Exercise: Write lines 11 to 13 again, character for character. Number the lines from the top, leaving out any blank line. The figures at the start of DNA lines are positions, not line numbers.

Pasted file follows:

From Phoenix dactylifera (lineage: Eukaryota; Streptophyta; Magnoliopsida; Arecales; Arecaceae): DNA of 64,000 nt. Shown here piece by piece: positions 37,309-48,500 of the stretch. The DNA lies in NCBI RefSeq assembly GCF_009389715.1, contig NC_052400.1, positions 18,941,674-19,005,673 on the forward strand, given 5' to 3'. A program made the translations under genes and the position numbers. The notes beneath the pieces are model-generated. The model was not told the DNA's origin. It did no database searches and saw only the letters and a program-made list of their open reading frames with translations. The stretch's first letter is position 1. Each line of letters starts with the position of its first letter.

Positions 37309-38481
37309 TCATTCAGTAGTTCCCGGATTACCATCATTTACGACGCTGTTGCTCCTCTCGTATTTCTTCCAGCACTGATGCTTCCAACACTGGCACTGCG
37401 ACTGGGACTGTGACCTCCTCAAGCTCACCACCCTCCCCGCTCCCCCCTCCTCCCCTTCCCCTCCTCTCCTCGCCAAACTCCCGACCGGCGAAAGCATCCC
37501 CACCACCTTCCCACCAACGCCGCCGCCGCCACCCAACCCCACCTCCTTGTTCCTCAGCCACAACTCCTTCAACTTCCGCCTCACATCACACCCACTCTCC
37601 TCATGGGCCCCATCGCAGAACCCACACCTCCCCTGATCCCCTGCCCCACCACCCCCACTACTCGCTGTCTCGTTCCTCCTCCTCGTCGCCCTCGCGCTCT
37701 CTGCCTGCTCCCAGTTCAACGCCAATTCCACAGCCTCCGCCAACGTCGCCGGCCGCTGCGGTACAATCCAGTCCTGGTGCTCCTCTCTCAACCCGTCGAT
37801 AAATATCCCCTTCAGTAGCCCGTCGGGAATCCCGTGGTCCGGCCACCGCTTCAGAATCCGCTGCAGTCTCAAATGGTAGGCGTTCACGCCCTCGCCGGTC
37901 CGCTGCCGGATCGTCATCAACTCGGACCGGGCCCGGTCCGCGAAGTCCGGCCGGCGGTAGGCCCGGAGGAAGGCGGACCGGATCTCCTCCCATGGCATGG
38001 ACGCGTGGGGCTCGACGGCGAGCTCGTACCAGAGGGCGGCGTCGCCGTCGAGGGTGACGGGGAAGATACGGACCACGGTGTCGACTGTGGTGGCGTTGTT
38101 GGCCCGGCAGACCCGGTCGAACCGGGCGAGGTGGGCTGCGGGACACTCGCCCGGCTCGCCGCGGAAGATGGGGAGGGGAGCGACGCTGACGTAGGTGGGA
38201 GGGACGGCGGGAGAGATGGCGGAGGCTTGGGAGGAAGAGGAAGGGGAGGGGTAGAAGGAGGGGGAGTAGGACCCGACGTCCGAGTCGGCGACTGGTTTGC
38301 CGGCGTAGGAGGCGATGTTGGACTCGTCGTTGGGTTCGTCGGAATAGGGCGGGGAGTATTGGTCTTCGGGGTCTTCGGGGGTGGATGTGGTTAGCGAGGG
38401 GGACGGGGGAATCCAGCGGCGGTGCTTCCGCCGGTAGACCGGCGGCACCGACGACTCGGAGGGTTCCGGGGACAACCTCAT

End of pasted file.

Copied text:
38101 GGCCCGGCAGACCCGGTCGAACCGGGCGAGGTGGGCTGCGGGACACTCGCCCGGCTCGCCGCGGAAGATGGGGAGGGGAGCGACGCTGACGTAGGTGGGA
38201 GGGACGGCGGGAGAGATGGCGGAGGCTTGGGAGGAAGAGGAAGGGGAGGGGTAGAAGGAGGGGGAGTAGGACCCGACGTCCGAGTCGGCGACTGGTTTGC
38301 CGGCGTAGGAGGCGATGTTGGACTCGTCGTTGGGTTCGTCGGAATAGGGCGGGGAGTATTGGTCTTCGGGGTCTTCGGGGGTGGATGTGGTTAGCGAGGG